Scouter shares moments of watching son with cerebral palsy march in the Rose Parade

Every year, people watch colorful floats, horse-drawn carriages and marching bands make their way down the streets of Pasadena, Calif., on New Year’s Day. That won’t happen next year.

Last week, officials cancelled the 132nd Tournament of Roses Parade because of concerns stemming from the COVID-19 pandemic. It marks the first time since 1945 that the parade has been cancelled. It also means Scouts won’t be marching in the parade to help welcome the new year — a tradition dating back to 1966.

Eagle Scouts from the Greater Los Angeles Area Council and Gold Award Girl Scouts are selected to form the Tournament Troop, a group that leads the opening flag ceremony and carries banners ahead of award-winning floats.

Ethan Coe-Renner, an Eagle Scout with Troop 21 in Pasadena, was part of the Tournament Troop this year. Ethan has cerebral palsy, a condition affecting his motor skills and balance, a source of many falls. Scouting has helped him face those physical challenges, his mother Kerrianne says.

“In Scouts, Ethan pushed to do the things that felt scary and impossible,” she says. “Scouting encouraged him to celebrate his natural gifts and to excel in his interests. In Scouts, Ethan learned to respect others, but he also learned to expect and receive respect for himself. He understands that he has much to give to others regardless of his physical differences.”

One thing he could give was his best effort, representing his troop, his council and Scouting as more than 30 million watched in-person, on TV and on social media.

Kerrianne recounted watching him prepare for the day, awake at 2 a.m., looking forward to the 7-mile hike in his neatly pressed field uniform.

“As I watched him ready himself for the day ahead, I found myself hoping again that he would have a great experience with zero falls,” she says.

When she was seated and the parade started, she began receiving text messages from friends further up the route who spotted Ethan marching, waving the crowd and helping carry the banner.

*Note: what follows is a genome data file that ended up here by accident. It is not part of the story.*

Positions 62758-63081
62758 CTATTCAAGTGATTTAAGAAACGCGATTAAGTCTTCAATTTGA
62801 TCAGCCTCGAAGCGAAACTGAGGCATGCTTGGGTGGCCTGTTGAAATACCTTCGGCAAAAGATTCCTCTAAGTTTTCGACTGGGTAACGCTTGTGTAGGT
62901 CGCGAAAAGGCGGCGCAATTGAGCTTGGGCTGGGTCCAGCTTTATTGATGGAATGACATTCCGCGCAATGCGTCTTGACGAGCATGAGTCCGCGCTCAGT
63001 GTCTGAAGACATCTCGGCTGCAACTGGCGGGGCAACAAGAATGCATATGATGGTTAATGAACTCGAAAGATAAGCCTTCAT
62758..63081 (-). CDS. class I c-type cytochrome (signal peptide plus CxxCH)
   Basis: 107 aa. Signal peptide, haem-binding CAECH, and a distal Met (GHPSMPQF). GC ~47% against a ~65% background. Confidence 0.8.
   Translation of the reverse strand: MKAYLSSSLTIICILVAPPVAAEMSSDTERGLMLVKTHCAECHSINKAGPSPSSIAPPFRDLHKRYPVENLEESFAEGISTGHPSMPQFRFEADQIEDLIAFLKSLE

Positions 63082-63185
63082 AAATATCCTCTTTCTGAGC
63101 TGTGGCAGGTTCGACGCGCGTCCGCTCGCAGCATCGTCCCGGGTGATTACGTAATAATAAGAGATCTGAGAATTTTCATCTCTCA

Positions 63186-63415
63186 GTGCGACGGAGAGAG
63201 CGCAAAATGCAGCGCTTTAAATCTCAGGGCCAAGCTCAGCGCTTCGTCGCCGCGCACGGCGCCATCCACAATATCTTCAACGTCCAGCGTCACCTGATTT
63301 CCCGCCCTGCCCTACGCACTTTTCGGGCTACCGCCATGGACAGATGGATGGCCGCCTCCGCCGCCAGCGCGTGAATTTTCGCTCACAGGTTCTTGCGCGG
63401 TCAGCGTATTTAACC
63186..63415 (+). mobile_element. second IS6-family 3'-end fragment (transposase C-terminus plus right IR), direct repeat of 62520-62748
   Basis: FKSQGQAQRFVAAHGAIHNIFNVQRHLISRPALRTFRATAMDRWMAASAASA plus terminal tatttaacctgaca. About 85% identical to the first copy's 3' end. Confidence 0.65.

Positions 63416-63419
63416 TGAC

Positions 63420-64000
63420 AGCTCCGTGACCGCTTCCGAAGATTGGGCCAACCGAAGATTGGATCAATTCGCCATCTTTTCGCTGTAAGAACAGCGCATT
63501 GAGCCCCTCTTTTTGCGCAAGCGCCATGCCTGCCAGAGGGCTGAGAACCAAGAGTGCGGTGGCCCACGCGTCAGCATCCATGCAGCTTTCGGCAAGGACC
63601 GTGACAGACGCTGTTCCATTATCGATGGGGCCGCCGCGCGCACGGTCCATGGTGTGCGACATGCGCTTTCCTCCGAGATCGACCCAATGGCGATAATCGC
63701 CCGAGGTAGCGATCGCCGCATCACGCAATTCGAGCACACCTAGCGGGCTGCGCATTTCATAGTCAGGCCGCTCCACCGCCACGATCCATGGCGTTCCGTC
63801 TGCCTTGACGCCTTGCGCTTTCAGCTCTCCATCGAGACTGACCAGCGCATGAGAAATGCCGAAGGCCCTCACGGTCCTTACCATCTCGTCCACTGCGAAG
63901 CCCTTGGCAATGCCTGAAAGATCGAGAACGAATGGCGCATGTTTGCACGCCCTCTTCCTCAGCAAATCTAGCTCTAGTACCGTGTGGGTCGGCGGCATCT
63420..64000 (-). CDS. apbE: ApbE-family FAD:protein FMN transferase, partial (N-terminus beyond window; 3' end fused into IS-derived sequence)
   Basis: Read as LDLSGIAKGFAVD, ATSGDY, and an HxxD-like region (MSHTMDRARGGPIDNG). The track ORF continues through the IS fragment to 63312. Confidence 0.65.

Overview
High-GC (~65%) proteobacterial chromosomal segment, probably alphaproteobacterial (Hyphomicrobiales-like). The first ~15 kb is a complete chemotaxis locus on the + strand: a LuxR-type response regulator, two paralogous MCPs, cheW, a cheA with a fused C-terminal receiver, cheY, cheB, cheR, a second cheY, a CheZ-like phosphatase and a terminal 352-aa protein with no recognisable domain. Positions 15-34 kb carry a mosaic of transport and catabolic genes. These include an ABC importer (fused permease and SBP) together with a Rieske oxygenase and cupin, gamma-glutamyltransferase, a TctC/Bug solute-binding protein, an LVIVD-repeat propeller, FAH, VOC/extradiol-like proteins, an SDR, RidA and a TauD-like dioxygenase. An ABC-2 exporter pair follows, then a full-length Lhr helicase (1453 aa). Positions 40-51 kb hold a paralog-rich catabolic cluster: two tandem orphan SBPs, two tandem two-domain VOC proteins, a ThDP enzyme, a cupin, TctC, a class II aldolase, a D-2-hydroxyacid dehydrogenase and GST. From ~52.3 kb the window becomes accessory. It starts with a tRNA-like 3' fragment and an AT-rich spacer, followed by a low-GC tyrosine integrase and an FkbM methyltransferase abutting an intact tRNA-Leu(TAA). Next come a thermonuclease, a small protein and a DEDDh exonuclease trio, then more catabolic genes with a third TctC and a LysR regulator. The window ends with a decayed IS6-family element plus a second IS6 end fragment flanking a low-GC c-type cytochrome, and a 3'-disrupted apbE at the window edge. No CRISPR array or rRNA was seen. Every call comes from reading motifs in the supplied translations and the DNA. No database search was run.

“We could see, hear and read as others cheered him along in his journey,” Kerrianne says. “It was truly amazing!”

At the end of the parade, Ethan was tired, thirsty and his pants were ripped from falling. Still, he finished the journey to the cheers of the crowd, his friends and family. It was a reminder to his mother what Scouting is all about.

“Scouting is not about creating perfect men and women,” Kerrianne says. “Scouting is about empowering and equipping young women and men to meet challenges by standing up after every fall, looking ahead and continuing towards the goal. And that made Ethan’s New Year’s Day 2020 victorious!”

Parade safety

Hopefully, we’ll get to watch more Scouts march in the Tournament of Roses Parade in 2022. And hopefully, your unit will have the opportunity in the near future to participate in parades in your community. Before they do, make sure to review these safety protocols for participating in parades. You should also check the Guide to Safe Scouting for rules if your Scouts will be riding on a float or hayride.

Afterwards, feel free to share great moments from the event by visiting go.scoutingmagazine.org/showandtell or emailing us at scoutingmag@gmail.com.


Special thanks to Dylan Shen and Bailey Shen for photos from the 2020 Rose Parade.

About Michael Freeman 191 Articles
Michael Freeman, an Eagle Scout, is associate editor of Boys’ Life, Scouting and Eagles’ Call magazines.